lexington avenue/53rd street station. on Flickr.

The Lexington Avenue/53rd Street station is quite a busy hub. The E and M trains stop here, and there’s a connection to the 51st Street station on the 6 line. Because the Lexington Avenue line was build before the Queens Boulevard line, the station needed to go beneath the existing line, making the escalators and staircases among the longest in the system (there are escalators on both the Third and the Lexington Avenue sites). When one of the escalators is out, it’s not fun at all.

3/10/2014 Submitted for your inspection a photo I call Shafted By The Light – maybe I’ll call it something else tomorrow. Some might think there are religious overtones or references. Perhaps. I was fortunate to have a person bathing in the shaft of light.

Citigroup Center building (formerly Citicorp), 601 Lexington Avenue (53rd Street between Lexington and Third Avenue), Manhattan, New York City. Architect Hugh Stubbins. Completed in 1977.

Shot with a 1961 vintage Rolleiflex TLR 2.8f, Kodak black and white Tmax film.

The Metropolitan Museum

To me the Asian art section was exactly what I was looking for: peaceful. After hurrying around the museum to quickly look through different exhibits, I felt a sense of relief to just stop and focus on one exhibit. The exhibit I was attracted to was Japanese; it was called “A Sensitivity to the Seasons: Summer and Autumn.” The piece of art that I focused on was called “The Persimmon Tree.”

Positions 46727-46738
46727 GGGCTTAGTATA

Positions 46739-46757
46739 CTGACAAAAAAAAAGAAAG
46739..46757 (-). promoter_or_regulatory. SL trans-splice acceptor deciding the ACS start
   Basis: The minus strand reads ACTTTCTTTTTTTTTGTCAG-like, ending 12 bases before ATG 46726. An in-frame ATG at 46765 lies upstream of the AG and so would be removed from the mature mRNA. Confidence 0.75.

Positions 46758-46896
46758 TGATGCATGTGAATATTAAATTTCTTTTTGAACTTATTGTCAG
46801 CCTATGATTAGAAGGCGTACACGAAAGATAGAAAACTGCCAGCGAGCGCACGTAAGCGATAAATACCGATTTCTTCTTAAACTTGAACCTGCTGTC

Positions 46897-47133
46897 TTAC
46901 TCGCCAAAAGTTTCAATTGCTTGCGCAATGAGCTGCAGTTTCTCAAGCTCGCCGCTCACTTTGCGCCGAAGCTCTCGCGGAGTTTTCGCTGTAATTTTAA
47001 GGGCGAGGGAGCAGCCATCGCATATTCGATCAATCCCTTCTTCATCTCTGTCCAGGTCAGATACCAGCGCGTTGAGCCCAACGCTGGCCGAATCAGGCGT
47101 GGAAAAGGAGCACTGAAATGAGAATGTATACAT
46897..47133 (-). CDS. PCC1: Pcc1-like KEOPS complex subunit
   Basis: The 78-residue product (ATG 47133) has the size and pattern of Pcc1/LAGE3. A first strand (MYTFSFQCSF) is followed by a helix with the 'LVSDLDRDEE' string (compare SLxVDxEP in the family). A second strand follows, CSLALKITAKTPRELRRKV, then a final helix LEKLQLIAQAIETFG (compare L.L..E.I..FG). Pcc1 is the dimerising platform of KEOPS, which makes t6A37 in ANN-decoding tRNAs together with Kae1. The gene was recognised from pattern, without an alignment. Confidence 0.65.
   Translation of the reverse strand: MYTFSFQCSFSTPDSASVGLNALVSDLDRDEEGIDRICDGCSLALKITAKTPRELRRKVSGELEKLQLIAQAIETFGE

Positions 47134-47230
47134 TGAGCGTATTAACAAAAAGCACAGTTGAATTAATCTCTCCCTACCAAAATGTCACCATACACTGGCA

The tree was standing alone on a slanted hill, its branches bare but yet bearing fruits. I feel like certain parts of the tree are symbolic in a sense. The fruits on the tree represent the results of the hard work that we do both independently and with the help of others. And the thin branches represent families and friends. In a sense we give more preference or attention to our achievements than our relationships.

When I first saw this ink painting I felt a sense of loneliness, especially because I was alone when I saw it. Yet I also felt the tree’s independence in standing alone. It reminded me how we, as people, distance ourselves from others on our path to becoming independent.

Tried 53rd & 6th Halal for the first time (it should not have taken as long as it did to figure out which cart was actually the one that was highly acclaimed; I actually don’t even know if the chicken and rice I got was the real deal. Oh well LOL.)

“In 1977, graphic designer Robert Propper of Propper/Elman Design/Planning was among a handful of NYC designers approached by the Public Arts Council to redesign subway stations, transforming them from drab underground waiting rooms into vibrant public art spaces. Over the course of two weeks, Propper, aided by a small group of Pratt students and armed with paint, brushes, and masking tape, turned the 53rd St. IND Station into a colorful wonderland.”

This needs to be done again